3 out of 4 stars
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The Art of Spies, by Robert E. O'Connell III, centers around a controversial case of two stolen paintings from the home of a private collector. Trey, being an art detective, is assigned to investigate this case to ascertain the validity of the owner’s insurance claim. With a hundred and twenty million dollars at stake, Trey is determined to prove that the owner of the painting arranged for it to be stolen and that this is a case of art fraud. While this is happening, we witness snippets of conversation between Trey and his psychiatrist about his childhood trauma caused by his abusive father. Events from his current case bring back memories of his past, making Trey think that his father might have a connection with this case.
To be perfectly honest, the book was a bit hard to get into. The author was too detailed in his writing. He would often drop names of paintings, places, and people that readers might not be familiar with. There would be pages containing names of paintings, its artists, what it signifies, and even some historical events. It would have been fine if it was done in moderation. As it was, it would only cause the reader to be disinterested in reading more.
The author should have considered that the people that will be reading this might not know these facts at all. Readers picking up this book are expecting mystery, thriller, and crime, not art and history lessons. If these facts are essential to the story, it could have been conveyed in a more interesting way. The excessive information dumping is the only thing that I didn’t like about this book.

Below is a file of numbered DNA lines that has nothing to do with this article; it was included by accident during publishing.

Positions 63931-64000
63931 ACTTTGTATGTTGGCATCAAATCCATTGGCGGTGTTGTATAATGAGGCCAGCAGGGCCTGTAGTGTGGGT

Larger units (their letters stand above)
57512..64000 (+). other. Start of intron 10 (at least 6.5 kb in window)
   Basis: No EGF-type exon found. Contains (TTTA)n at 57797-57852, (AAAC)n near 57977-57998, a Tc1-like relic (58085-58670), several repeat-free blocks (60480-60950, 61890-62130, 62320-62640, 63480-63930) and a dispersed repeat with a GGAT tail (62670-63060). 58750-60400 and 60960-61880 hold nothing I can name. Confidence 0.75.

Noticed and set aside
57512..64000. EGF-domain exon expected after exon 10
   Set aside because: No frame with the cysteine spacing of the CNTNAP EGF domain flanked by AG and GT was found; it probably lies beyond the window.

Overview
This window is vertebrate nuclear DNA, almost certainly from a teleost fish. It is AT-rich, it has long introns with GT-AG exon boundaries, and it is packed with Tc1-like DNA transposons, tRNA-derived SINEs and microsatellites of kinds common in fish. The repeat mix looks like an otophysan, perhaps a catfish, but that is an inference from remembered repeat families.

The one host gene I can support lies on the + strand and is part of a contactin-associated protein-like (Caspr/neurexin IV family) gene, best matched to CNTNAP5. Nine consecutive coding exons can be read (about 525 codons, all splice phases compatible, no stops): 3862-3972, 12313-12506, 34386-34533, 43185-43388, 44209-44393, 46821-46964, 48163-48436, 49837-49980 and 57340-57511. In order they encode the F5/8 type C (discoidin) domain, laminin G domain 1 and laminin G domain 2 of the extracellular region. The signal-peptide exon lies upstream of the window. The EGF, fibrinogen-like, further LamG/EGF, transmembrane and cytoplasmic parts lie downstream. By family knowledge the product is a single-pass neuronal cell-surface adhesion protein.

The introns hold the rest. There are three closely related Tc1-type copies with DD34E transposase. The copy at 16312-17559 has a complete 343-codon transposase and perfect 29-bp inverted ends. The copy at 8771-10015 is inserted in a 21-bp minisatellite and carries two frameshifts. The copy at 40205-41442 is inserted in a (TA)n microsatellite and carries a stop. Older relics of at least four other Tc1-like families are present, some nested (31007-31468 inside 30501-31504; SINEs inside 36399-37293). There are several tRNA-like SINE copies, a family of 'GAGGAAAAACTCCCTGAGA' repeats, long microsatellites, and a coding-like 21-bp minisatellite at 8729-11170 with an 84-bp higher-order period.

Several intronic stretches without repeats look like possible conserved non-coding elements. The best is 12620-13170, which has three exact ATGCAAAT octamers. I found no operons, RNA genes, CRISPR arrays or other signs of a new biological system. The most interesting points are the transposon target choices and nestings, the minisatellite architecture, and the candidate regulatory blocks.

Although the book’s descriptions can be excessive, its plot is still pretty good. The thing that I liked most about this book is the way the author presented Trey’s past. The author did a good job in portraying Trey’s PTSD. I also loved Trey’s relationship with his wife, Marie. I would recommend this book to art enthusiasts; I'm sure that they would enjoy this. However, I would not recommend this book to readers who are looking for an easy read.
The book was fairly fast paced. Trey’s investigation of his case was full of twists and turns. It’s the reason that I kept on reading it even though the information dumping put me off. The book’s plot kept me on edge, and I am sure that it will do the same to other readers. I found no errors while reading it. All in all, I’m giving this book 3 out of 4 stars. I would’ve given it full ratings if not for the constant art and history lessons.
The Art of Spies
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